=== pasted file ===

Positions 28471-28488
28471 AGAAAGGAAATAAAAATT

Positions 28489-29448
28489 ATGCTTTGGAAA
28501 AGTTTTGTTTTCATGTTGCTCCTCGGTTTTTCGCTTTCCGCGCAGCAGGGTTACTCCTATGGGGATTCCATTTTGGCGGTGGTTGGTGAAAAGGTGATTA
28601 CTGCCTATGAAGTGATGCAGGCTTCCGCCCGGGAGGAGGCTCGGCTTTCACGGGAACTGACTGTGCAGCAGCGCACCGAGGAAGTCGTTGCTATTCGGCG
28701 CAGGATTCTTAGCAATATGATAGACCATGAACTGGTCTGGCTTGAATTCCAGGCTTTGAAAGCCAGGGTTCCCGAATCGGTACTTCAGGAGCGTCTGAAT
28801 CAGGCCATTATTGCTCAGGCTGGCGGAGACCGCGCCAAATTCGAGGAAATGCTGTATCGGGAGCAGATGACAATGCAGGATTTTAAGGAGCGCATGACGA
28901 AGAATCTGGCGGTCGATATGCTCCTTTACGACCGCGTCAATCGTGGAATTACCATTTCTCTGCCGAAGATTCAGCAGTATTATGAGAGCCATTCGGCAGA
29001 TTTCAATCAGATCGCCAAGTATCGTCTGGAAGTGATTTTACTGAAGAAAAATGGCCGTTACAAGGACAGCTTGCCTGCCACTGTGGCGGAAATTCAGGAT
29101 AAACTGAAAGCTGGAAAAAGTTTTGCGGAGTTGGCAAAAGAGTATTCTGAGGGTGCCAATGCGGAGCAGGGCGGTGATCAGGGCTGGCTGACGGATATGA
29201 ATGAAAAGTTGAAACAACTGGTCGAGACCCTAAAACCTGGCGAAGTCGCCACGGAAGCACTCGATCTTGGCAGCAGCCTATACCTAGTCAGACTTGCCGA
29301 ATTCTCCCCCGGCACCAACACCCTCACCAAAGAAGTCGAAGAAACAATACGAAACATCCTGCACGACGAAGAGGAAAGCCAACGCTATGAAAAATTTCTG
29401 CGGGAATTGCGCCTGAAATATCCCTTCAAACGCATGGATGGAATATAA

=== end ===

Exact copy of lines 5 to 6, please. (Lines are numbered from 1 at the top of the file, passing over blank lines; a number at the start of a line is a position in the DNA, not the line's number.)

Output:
28501 AGTTTTGTTTTCATGTTGCTCCTCGGTTTTTCGCTTTCCGCGCAGCAGGGTTACTCCTATGGGGATTCCATTTTGGCGGTGGTTGGTGAAAAGGTGATTA
28601 CTGCCTATGAAGTGATGCAGGCTTCCGCCCGGGAGGAGGCTCGGCTTTCACGGGAACTGACTGTGCAGCAGCGCACCGAGGAAGTCGTTGCTATTCGGCG